A non-directional trader may want to configure the butterfly as in experiment #2 to capture greater theta decay.

BWBs can be traded on the indices like the SPX and the RUT.

And it may be preferred to do so when trading BWBs in a non-directional fashion.

However, we did not use them in the backtest because we wanted the size of the underlying to be relatively the same.

While it makes sense that new investors learn the credit spread first, the broken-wing butterfly can be an alternative to the credit spreads (especially when the market direction is unclear).

Some may believe that butterflies are low probability trades because it is difficult for the price to fall right at the peak of the payoff graph.

While this may be the case if you hold a symmetrical butterfly to expiration, we have to remember that butterflies are profitable as long as the price moves in the direction of the peak.

In the case of the broken-wing, they can be profitable even when the price moves away from the peak during certain times in the trade (see the payoff graph with all the T-lines).

Broken wings are very dynamic trades.

Butterflies also can be profitable when prices don’t move.

This is because their positive theta makes money as time passes.

Both experiments resulted in positive returns even when the direction was randomly chosen.

This is because the price of an underlying is non-trending most of the time.

They mostly wiggle back and forth within a price range.

It is then that a positive theta strategy makes money.

Hopefully, these results will let you see them in a whole new positive light if you have not worked with broken-wing butterflies much before.

Trade safe!

Disclaimer: The information above is for educational purposes only and should not be treated as investment advice. The strategy presented would not be suitable for investors who are not familiar with exchange traded options. Any readers interested in this strategy should do their own research and seek advice from a licensed financial adviser.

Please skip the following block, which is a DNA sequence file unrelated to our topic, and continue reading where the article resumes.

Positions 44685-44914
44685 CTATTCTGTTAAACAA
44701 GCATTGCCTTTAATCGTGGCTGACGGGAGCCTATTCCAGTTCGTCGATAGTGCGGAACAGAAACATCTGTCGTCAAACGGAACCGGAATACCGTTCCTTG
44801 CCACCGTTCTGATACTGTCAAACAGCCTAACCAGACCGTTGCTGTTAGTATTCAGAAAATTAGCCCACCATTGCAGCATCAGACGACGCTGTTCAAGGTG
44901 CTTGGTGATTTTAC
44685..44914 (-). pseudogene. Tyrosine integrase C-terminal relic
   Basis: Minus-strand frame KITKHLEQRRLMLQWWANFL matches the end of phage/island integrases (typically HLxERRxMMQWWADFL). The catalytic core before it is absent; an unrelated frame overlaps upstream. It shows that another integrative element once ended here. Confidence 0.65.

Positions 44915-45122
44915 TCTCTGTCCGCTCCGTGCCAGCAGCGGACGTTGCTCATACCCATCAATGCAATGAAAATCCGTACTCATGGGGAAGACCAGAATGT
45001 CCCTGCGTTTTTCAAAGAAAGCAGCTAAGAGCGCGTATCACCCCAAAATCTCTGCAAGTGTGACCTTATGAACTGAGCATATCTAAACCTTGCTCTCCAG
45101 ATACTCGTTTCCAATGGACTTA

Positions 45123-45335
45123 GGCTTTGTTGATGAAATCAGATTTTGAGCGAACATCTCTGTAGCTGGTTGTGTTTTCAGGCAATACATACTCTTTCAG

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4 Comments
  1. Gustavo says:

    Hi Gav,
    In my option trading career (35+ years) obviously (and fortunately) I met many teachers, coaches and experts.

    Some are really good, mastering the art. Some are great tranferring knowledge. Some are very succesful in selling their services and books. Some are simply a “bluff” (no matter how famous they are and how many books or videos they made).

    But – surfing the web, trying to mitigate a risk problem in a complex position (I don´t use a single strategy but build inventory and try to exploit IV differentials) – I randomly found your blog some days ago, and I must tell you that you are a rare combination of deep knowledge (not so common in the Option arena), great communicational skills and clarity in order to transmit this knowledge in a simple, comprehensive and detailed way, and a huge generosity in fully sharing your knowledge (and exprience!) with the Options Trading Community.

    (IMHO it only compares with legendary “Phantom Of The Pit (POP)” contribution).

    As an old and humble trader, nothing more and nothing less than… Thank You!

    Warm Regards and Stay Safe.

    1. Gavin says:

      Hi Gustavo,

      Many thanks for your kind words, I’m truly humbled.

      Gav.

  2. Gustavo says:

    Hi Gavin,
    “This butterfly is a bearish version using calls, and its starting position looks like this:”
    The figure is missing (at least in my browser).
    Regards

    1. Gavin says:

      Fixed now. Thanks for letting me know.